St. Clair County judge facing heroin, gun charges quits

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by KMOV.com staff and Associated Press

KMOV.com

Posted on May 29, 2013 at 12:03 PM

Updated Wednesday, May 29 at 5:20 PM

ST. LOUIS—A St. Clair County judge whose colleague died of a cocaine overdose while the two were on a hunting trip is stepping down from the bench as he defends himself against federal heroin and gun charges.

St. Clair County Circuit Judge Michael Cook resigned Wednesday through his attorney by letter to the chief judge, John Baricevic. Baricevic  says the letter is brief and doesn’t offer a reason for Cook’s departure.

The Illinois Supreme Court now must pick Cook’s replacement.

Cook was charged last Friday with possessing heroin and having a gun while illegally using controlled substances.

Wearing cutoff shorts and a T-shirt with the slogan “Bad is my middle name,” Cook pleaded not guilty to federal counts of possessing heroin and having a firearm while being an illegal user of controlled substances.

The criminal complaint alleges those offenses took place Thursday, and that Cook is an addict.

Earlier Friday, the county coroner said toxicology tests showed that Cook’s colleague, St. Clair County Circuit Judge Joe Christ, overdosed on cocaine while staying with Cook at the Cook family’s 2,500-square-foot cabin near the Mississippi River in western Illinois.

The 49-year-old father of six was found dead in a bathroom at the lodge near Pleasant Hill, about 65 miles from St. Louis, on the evening of March 10 - little more than a week after he was sworn in as a judge.

On Tuesday, St. Clair County probation worker James Fogarty told investigators he snorted cocaine with the two judges and repeatedly sold them the drug, including on the eve of the trip to the hunting cabin.

Federal prosecutors charged Fogarty, 45, in East St. Louis with a cocaine distribution and possession count on Friday.

Neither Fogarty nor Cook, 43, has been charged directly in Christ’s death, though the investigation of Christ’s demise continues.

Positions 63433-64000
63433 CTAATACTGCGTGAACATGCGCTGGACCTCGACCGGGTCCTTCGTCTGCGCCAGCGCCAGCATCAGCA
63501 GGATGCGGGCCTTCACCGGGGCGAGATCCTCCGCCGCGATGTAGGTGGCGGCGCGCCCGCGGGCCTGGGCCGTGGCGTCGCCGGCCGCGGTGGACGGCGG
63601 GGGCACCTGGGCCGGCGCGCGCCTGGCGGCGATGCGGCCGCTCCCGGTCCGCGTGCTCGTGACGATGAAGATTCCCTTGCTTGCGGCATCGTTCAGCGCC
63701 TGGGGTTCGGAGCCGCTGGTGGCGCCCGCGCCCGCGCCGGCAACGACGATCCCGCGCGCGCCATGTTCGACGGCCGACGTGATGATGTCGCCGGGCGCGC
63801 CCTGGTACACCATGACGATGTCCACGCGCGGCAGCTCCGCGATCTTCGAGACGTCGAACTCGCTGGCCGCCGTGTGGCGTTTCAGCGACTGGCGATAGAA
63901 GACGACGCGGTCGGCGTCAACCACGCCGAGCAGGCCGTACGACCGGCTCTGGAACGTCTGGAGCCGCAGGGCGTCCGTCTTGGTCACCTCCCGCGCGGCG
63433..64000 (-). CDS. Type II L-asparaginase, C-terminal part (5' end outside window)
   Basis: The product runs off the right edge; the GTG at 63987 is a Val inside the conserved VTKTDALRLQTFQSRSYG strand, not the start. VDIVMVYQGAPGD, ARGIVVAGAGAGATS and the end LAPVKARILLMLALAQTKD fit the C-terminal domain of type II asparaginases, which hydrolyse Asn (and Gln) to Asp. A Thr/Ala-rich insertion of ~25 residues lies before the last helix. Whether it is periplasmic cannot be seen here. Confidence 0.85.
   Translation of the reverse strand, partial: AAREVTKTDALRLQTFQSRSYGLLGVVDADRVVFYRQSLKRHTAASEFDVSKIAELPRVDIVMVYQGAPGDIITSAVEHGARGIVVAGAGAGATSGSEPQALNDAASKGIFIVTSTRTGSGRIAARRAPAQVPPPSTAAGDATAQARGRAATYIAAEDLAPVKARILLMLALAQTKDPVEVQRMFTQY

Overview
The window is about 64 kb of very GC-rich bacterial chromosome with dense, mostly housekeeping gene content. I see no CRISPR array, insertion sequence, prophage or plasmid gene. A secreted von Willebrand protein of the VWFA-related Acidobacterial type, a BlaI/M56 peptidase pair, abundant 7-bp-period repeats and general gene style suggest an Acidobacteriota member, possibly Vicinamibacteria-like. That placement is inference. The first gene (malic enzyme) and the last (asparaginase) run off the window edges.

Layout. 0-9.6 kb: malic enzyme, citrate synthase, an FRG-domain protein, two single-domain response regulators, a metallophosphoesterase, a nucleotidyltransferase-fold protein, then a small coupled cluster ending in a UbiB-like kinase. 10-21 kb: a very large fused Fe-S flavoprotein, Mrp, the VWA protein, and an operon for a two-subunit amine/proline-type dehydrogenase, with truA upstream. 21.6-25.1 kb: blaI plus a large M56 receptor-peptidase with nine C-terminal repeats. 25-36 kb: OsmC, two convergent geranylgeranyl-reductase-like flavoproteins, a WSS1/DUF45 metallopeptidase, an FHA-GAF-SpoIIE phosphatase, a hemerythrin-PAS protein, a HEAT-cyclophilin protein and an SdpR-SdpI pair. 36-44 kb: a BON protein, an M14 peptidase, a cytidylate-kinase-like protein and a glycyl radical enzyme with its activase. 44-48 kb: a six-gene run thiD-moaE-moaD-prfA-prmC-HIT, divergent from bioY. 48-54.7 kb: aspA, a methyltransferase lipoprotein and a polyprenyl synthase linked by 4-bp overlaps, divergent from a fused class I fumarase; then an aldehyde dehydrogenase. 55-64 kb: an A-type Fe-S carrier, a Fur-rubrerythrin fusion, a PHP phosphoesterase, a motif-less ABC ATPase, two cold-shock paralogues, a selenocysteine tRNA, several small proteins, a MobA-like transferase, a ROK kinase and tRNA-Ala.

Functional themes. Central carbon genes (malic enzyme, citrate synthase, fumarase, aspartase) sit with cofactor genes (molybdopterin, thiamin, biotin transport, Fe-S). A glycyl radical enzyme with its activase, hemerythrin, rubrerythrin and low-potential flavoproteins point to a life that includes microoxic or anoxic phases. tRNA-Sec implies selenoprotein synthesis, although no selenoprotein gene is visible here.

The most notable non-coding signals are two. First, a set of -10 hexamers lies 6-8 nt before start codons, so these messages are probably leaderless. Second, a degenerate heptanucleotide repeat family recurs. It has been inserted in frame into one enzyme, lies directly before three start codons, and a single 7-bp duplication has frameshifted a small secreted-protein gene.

Pike County, Ill., Coroner Paul Petty said blood screenings showed there was also alcohol in Christ’s system, and that investigators seized cocaine and paraphernalia from the cabin. The two judges were the only people staying at the property at the time, said Petty, who also serves as sheriff.

Petty told The Associated Press he believes Christ died hours before Cook reported finding his body, and the coroner expects the death to be ruled accidental.

During Cook’s brief court appearance in East St. Louis Friday, U.S. Magistrate Judge Clifford Proud ordered him released on his own recognizance on the condition that he attend drug treatment if required by court officials, surrender his passport, and avoid firearms and drugs not prescribed to him.

Brendan Kelly, St. Clair County’s state’s attorney and Christ’s former boss, said in court motions Thursday that he has “actively assisted in and advanced” the federal investigation involving Cook and has filed complaints against the judge with state judicial discipline regulators, including the Illinois Supreme Court.

“We’re doing whatever we can to get to the bottom of whatever the issue is,” said John Baricevic, St. Clair County’s chief judge. “Any community has to have confidence in public servants, including judges. That they’re fair, honest and act with integrity. If they’re not, we owe them an appropriate response.”

A former assistant public defender, Cook became an associate circuit judge in 2007 and was appointed a circuit judge in 2010, then won a six-year term later that year.

The Associated Press contributed to this report.

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